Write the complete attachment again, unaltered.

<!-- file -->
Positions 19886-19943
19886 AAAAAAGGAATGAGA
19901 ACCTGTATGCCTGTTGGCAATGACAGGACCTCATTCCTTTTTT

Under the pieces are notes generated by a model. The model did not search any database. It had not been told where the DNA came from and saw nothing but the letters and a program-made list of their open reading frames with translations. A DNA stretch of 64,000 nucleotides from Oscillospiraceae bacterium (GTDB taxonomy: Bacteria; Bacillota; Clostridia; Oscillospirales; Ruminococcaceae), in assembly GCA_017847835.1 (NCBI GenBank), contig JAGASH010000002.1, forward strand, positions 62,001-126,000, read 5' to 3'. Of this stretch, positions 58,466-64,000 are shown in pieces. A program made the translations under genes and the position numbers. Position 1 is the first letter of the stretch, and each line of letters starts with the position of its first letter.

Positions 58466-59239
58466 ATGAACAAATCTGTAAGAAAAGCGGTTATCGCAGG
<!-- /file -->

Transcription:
Positions 19886-19943
19886 AAAAAAGGAATGAGA
19901 ACCTGTATGCCTGTTGGCAATGACAGGACCTCATTCCTTTTTT

Under the pieces are notes generated by a model. The model did not search any database. It had not been told where the DNA came from and saw nothing but the letters and a program-made list of their open reading frames with translations. A DNA stretch of 64,000 nucleotides from Oscillospiraceae bacterium (GTDB taxonomy: Bacteria; Bacillota; Clostridia; Oscillospirales; Ruminococcaceae), in assembly GCA_017847835.1 (NCBI GenBank), contig JAGASH010000002.1, forward strand, positions 62,001-126,000, read 5' to 3'. Of this stretch, positions 58,466-64,000 are shown in pieces. A program made the translations under genes and the position numbers. Position 1 is the first letter of the stretch, and each line of letters starts with the position of its first letter.

Positions 58466-59239
58466 ATGAACAAATCTGTAAGAAAAGCGGTTATCGCAGG